Monday, 24 June 2019
LIKE the internet, clean running water and the convenience of light at the flick of a switch, there are many things we take for granted in this day and age without necessarily knowing too much about how they work.
Cholesterol seems to be the medical equivalent of this; we know that too much of it is a bad thing, but what is it, what does it do and why is too much of it bad?
Let’s start with what it is. Cholesterol, from the Greek “chole”, meaning bile, and “stereos”, meaning solid, is an organic molecule that falls under the umbrella of what we call lipids.
Lipids are molecules made up of different combinations of carbon, hydrogen and oxygen atoms. When solid they are known as fats and when liquid they are known as oils.
Cholesterol (a waxy solid at room temperature) is one of many different fats that circulate and function within our bodies. It is worth mentioning that cholesterol, like lipids in general, is not inherently bad. Indeed, it is of vital importance to us. It is an integral part in the structure of our cell membranes (plants, for example, do not produce much cholesterol so have to go to the trouble of producing a cell wall in addition to a membrane to provide structure and containment).
Cholesterol also helps in certain intracellular signalling processes, helps absorb certain other fats from the intestines along with various soluble vitamins and is a precursor to certain vitamins, steroid hormones and sex hormones. It’s one of those jacks of all trades.
All cells in our body synthesise and produce all the cholesterol we need — even before we ingest it in our diet — but the vast majority is produced in the liver.
Much of it is then pushed through to the gall bladder, where it joins up with all our bile acids and from there goes into the intestines to help with absorption of vitamins and fats. It is transported in the blood, which is where we are able to measure its levels.
Because cholesterol is a solid and not water soluble, it needs to piggyback on to proteins in the form of substances called lipoproteins in order to get around our circulatory system.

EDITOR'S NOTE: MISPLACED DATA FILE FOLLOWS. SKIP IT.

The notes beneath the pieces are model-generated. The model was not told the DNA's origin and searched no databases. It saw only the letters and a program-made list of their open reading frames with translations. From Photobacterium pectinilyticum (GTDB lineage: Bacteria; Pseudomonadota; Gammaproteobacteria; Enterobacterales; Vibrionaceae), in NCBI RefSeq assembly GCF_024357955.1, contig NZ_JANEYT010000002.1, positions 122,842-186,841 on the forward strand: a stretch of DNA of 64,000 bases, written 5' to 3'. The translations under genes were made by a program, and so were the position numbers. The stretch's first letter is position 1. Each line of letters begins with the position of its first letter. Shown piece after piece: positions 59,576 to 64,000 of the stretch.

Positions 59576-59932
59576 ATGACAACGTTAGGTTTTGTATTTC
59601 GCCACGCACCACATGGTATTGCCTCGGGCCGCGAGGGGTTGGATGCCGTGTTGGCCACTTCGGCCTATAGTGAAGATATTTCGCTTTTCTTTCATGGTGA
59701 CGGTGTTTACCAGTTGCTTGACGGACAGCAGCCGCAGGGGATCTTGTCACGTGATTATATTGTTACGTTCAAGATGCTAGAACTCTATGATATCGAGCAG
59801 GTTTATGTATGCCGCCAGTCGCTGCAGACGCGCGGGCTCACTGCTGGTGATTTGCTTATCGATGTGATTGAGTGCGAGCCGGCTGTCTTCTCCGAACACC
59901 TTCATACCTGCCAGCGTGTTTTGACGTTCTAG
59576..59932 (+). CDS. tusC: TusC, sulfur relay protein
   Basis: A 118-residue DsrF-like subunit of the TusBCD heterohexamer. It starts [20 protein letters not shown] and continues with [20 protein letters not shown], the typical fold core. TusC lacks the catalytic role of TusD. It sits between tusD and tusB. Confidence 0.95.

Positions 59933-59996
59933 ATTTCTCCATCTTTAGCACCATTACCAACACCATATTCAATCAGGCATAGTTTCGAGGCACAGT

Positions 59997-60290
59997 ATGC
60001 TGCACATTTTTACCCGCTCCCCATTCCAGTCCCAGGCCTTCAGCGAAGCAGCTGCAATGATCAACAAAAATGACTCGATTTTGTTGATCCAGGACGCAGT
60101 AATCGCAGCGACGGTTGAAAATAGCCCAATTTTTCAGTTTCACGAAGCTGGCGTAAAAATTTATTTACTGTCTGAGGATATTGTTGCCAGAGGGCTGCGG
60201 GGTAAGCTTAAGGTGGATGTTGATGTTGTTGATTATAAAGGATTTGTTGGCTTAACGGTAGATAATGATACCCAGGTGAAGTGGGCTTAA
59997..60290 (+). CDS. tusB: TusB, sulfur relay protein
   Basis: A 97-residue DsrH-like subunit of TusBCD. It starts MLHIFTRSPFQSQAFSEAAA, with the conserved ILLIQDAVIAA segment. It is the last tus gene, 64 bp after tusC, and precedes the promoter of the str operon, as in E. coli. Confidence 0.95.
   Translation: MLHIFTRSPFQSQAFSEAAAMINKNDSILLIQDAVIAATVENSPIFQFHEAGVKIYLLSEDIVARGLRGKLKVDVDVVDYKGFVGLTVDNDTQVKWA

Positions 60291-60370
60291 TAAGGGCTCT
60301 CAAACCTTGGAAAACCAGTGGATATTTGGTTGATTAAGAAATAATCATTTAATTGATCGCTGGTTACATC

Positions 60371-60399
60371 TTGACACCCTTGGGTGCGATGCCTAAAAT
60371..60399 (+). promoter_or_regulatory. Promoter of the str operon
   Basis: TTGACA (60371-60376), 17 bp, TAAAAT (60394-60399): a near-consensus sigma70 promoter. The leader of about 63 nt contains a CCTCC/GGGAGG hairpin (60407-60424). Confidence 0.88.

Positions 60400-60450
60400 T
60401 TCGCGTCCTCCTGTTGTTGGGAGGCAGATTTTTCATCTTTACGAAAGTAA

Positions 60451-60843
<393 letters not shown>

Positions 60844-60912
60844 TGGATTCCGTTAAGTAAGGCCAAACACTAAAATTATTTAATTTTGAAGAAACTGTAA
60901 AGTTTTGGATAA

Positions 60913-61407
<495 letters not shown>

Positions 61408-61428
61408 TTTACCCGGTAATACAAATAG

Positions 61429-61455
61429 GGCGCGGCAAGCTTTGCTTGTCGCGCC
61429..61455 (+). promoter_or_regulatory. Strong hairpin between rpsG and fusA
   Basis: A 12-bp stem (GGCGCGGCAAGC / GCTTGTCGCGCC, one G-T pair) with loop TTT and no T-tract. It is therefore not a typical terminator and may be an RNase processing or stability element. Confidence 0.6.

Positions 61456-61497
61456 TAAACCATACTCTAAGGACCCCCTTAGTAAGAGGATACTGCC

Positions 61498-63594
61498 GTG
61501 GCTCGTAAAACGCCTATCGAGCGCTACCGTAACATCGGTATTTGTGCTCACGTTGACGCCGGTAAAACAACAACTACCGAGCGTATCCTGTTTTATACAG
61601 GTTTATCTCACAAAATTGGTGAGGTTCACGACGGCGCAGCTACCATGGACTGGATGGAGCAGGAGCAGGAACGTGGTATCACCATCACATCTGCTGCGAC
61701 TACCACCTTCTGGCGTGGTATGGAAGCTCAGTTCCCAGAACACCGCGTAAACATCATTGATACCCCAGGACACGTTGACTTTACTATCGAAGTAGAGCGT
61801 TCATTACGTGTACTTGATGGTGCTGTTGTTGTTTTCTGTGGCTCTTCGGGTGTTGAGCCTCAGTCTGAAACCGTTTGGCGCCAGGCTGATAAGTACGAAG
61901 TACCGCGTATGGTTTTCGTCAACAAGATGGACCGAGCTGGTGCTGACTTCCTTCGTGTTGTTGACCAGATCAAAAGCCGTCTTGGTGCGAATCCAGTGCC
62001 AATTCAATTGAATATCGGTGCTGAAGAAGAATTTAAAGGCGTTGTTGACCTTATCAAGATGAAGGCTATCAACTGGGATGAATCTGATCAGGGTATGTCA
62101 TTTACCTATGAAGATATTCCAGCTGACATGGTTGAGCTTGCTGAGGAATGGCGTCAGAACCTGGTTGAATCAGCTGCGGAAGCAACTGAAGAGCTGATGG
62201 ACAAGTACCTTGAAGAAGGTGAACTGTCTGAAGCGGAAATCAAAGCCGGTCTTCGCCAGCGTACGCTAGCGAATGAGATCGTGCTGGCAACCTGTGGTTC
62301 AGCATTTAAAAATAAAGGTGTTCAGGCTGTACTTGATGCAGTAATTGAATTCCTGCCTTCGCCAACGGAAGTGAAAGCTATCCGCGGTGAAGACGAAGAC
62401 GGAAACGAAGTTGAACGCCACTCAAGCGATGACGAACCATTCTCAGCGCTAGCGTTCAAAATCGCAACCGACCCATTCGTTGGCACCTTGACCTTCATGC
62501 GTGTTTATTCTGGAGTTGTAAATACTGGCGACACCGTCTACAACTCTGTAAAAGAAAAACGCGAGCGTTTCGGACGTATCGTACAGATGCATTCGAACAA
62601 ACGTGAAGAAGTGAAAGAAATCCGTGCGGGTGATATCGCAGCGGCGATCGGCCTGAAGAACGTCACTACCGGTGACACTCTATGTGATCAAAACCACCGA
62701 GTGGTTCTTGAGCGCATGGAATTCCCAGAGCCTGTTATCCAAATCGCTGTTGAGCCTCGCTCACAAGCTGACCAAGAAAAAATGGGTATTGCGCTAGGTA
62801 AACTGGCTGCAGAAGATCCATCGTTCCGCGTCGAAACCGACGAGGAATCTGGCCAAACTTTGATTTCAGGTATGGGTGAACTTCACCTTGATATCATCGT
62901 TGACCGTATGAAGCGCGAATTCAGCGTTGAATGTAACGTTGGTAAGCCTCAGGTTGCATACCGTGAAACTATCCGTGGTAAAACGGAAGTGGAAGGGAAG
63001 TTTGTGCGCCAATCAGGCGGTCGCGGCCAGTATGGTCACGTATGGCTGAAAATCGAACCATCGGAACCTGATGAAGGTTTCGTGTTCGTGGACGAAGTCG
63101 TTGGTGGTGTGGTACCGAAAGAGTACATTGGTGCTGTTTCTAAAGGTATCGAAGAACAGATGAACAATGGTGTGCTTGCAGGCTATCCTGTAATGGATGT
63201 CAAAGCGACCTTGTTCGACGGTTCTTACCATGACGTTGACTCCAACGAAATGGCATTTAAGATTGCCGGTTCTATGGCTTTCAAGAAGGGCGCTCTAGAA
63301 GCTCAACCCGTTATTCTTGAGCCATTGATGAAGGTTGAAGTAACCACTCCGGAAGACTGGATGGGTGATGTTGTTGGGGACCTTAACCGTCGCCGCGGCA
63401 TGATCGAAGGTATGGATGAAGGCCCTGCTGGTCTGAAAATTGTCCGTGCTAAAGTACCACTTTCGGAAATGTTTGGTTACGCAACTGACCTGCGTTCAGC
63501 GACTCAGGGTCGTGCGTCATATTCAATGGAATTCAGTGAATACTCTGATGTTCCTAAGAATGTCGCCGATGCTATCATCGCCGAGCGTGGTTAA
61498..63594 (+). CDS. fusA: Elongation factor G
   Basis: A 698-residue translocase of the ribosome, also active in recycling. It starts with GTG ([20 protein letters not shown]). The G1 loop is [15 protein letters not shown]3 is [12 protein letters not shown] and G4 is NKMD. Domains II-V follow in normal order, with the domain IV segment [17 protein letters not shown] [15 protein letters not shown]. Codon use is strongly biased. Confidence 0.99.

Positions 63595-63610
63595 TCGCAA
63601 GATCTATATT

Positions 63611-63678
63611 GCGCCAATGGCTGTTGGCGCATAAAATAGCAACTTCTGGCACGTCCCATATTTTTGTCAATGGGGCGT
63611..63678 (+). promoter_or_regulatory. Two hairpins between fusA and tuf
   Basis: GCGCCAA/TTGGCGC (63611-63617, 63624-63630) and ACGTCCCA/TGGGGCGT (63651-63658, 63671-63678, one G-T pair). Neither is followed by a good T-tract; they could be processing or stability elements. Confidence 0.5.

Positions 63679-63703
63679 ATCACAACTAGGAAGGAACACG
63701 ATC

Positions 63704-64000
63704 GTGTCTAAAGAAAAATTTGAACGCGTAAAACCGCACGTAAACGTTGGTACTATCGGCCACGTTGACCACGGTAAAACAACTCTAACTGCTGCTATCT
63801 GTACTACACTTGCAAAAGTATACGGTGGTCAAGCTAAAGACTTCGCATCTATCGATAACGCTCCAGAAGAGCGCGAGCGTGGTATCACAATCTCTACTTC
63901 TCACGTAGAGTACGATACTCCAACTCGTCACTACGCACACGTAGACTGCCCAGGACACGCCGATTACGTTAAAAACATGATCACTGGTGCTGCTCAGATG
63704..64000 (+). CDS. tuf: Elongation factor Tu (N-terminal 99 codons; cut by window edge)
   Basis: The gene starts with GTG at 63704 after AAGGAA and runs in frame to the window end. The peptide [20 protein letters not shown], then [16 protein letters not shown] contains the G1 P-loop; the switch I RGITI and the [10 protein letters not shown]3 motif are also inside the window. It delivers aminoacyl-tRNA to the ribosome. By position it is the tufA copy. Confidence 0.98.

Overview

During the Fifties, scientists classified various types of lipoproteins according to the density of protein compared to lipids. Thus the terms LDL (low density lipoprotein) and HDL (high density lipoprotein) were born.
Through various studies of levels of these lipoproteins in patients with and without cardiovascular issues, it was found that higher levels of LDL were less favourable than higher levels of HDL.
You may have heard people talk about “good” and “bad” cholesterol. Actually, the cholesterol is exactly the same in both — the good and bad aspects come from whether it is packaged into either HDL or LDL.
This is where we start seeing the drawbacks. In the modern era, we eat far more dietary fat.
High saturated and trans-fats in our diets are contributing to ever higher levels of cholesterol in our bodies on top of that which we produce from within.
The problem with this is the accumulation of cholesterol, specifically as LDL, in our blood. The process is quite complicated but, broadly speaking, this particular type gradually builds up plaques on the walls of the vessels — a process known as atherosclerosis that has the potential to block the flow of blood.
If this happens in one of the coronary arteries, it will cause a heart attack. If it happens in your brain or neck, it may cause a stroke. Things like peripheral vascular disease and angina result from partial blockages.